Or consider the more complicated plight of the graduate student who is interested in the literary effects of a central political problem of the 20th century, the totalitarianism of collectivist political regimes. Her interest will not endear her to a professoriate preoccupied with the supposedly coercive features of "Western consumer society." But she perseveres. She reads the major documents of the collectivist tradition; she also reads the major anticollectivist critiques of this century's habit of identifying societies with states. She plans a dissertation in which she will try to explain why anticollectivist literature has not been taken more seriously by academics and other persons of cultural influence. She wants to account for the fact that many allegedly freedom-loving writers rushed to the defense of Leninism, Stalinism, Castroism, and even fascism, while precious few rushed to the defense of free enterprise or tried to draw firm lines between culture and statecraft.
Once embarked on this project, she finds herself almost entirely isolated from professional support and encouragement. She discovers that professional analysts of ideological "mystifications" and "hegemonies" are not eager to discuss the ways in which collectivist ideology may, just possibly, have distorted the academic and literary imagination. Her advisers frequently ask her to explain, just one more time, who this fellow Hayek was, and why he titled his book The Road to Serfdom. They ask her "what progressive alternative" the writers of the 1930s had to "the Soviet model of socialism"—as if an uncoercive society were never an imaginable alternative. Some consider her hopelessly unsophisticated because she believes that literary history is affected by political history but need not be determined by it. Others try to help by urging her to spend more time on feminist applications of Marxist theories of hegemony: "This is something you have to take account of."
Looking about her, she finds a good deal of well-funded activity in the realm of "post-colonialist studies," but she finds no Journal of Post-Collectivist Studies subsidized by the Ford Foundation and the National Endowment for the Humanities. If she joins a professional association of scholars, she will discover that its intense interest in politics does not imply an interest in anyone's work on the anticollectivist tradition of political and literary analysis. She will eventually realize that it is preposterous even to think of such a thing.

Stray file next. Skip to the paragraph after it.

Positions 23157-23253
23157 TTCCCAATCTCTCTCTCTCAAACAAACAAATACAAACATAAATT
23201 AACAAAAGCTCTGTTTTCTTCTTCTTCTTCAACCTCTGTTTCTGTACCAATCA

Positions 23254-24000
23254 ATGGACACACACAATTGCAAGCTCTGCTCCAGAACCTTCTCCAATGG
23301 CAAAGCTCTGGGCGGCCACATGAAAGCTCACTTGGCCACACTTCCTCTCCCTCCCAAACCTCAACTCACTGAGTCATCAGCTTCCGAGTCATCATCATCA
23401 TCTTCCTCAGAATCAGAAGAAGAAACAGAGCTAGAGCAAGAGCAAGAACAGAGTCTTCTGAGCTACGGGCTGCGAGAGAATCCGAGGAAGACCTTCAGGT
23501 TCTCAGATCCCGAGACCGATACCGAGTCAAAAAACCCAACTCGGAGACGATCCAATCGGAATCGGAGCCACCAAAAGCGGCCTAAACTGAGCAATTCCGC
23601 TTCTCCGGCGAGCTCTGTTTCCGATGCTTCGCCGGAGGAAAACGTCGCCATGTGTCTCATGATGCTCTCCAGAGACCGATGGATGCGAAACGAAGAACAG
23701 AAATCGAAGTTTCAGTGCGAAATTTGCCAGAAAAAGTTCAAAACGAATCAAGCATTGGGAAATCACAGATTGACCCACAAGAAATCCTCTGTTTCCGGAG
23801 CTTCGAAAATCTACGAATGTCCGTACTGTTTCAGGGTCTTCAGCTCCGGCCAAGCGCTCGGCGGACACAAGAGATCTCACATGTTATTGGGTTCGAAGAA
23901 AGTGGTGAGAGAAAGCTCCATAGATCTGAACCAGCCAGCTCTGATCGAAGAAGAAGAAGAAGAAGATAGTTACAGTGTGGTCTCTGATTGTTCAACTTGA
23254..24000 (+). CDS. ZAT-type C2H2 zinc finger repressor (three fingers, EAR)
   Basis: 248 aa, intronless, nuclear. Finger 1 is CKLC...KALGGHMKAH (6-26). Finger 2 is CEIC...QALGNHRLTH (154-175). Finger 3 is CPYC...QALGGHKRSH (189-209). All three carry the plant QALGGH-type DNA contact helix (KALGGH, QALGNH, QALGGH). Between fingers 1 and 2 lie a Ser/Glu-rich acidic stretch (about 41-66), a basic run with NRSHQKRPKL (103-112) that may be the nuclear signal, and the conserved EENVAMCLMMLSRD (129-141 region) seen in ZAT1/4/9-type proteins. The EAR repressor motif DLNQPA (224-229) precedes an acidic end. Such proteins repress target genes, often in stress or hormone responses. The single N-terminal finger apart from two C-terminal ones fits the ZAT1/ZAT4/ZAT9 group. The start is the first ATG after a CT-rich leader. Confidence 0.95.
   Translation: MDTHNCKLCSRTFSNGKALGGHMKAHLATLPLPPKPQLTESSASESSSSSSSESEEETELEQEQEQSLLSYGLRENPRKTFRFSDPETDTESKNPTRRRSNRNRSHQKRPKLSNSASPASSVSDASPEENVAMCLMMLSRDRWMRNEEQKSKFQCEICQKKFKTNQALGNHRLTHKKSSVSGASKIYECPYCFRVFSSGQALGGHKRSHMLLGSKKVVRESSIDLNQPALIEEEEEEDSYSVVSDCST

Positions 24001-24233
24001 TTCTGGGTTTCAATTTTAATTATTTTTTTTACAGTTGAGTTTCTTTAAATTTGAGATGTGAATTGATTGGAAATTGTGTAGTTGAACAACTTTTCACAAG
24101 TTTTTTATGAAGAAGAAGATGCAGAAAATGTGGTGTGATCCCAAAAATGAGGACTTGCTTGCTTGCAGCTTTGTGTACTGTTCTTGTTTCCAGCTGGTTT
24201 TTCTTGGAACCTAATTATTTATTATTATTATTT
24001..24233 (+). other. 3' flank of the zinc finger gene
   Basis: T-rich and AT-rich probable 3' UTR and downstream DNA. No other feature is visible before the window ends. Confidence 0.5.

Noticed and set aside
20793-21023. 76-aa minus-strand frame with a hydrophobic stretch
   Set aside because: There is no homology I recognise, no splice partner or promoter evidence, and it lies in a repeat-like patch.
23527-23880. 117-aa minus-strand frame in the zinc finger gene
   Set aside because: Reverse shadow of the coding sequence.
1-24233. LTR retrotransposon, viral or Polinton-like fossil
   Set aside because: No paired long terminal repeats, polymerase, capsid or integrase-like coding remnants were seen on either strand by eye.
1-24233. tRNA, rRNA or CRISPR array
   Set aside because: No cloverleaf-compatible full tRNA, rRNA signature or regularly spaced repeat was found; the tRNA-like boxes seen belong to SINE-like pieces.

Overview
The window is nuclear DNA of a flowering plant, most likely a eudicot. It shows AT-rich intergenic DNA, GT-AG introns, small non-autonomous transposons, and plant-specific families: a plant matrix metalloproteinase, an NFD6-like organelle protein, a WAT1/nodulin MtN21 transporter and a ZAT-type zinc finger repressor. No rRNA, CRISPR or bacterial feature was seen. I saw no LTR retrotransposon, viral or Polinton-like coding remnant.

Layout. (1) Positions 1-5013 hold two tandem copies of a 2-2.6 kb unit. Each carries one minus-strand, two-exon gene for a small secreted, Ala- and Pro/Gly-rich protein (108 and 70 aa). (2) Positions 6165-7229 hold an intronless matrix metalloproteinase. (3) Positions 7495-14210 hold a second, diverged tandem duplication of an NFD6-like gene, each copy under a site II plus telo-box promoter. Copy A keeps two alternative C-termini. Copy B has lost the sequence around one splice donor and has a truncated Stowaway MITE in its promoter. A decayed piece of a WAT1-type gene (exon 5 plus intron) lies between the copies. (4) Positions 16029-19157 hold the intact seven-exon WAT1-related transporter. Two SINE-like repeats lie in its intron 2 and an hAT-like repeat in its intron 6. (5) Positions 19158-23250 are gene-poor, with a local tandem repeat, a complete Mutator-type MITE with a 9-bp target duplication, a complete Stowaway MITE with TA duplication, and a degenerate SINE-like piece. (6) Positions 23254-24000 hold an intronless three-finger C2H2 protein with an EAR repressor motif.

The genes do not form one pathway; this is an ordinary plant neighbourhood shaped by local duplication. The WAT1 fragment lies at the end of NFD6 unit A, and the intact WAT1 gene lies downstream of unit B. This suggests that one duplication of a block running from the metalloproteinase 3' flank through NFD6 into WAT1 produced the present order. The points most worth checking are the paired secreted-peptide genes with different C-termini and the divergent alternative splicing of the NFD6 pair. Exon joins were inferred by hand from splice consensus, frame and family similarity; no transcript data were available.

She may get lucky. She may survive to the end of her dissertation, without the support that goes to more promising students. She may survive a job interview in which she is sharply questioned about her allegiance to "multicultural theory and practice," by which her interviewers appear to mean the monocultural theory and practice of the current academic left. She may get her fledgling essays reviewed for publication by old-fashioned academics who, though overwhelmingly leftist, still respect the individual scholar's ability to handle argument and evidence, and who are just as happy to see an apt quotation from Mises as they are to see one from Rigoberta Menchu. She may therefore succeed in getting a job and in publishing enough to keep it. But she shouldn't bet on it.
Does this mean that American humanities departments are nothing but a wasteland of conformism? No. But incentives do mean something. Art and scholarship tend to assume a specific political character when specific political opinions are objects of reward. And they tend to assume an institutional, regulated character when they are sponsored by institutions with a regulatory mission.
During the last 30 years, funding of the arts and humanities by the state and by large, state-like foundations has increased enormously. Even poetry, formerly the most individualistic and eccentric of the arts, has been eaten alive by state-like things with political ideals. Their assumption is that poetry is a national resource and that its production should be subsidized and regulated in accordance with high national purposes. Gone are the days when poets supported themselves by the sales of their works to a general audience or, if sales did not suffice, by pursuing another occupation, which might still provide their art with a diversity of inspirations.
Now poets become "poets in residence" at multiversities that mimic the goals, structure, and extent of the modern state. Poets publish in subsidized journals, they compete for grants, and even poets of real talent are tempted to write only the sort of thing most likely to appeal to committees of review. Institutional poetry flourishes so mightily that poets have reason to fear that their success may depend on their ability to gratify, or at least avoid offending, the consciousness of people who assume that so personal a thing as poetry is a fit subject for institutional supervision.
So poetry becomes anti-establishment in a thoroughly predictable way. The establishment that it "interrogates" and attempts to "subvert" is not the real establishment—the boards and commissions and institutes that actually give or withhold money from the supplicant artist. The targeted enemy is the putative "establishment" of conservatives or traditional liberals who question the expanded influence that state-like institutions have acquired over people's self-expressions. During 12 years of big-spending Republican administrations, this second "establishment" has managed to do exactly nothing to change the trend toward institutionalization of the arts. Such an "establishment" is a remarkably safe target, especially because attacks on it are generally very gratifying to its enemies, the members of the first and real establishment.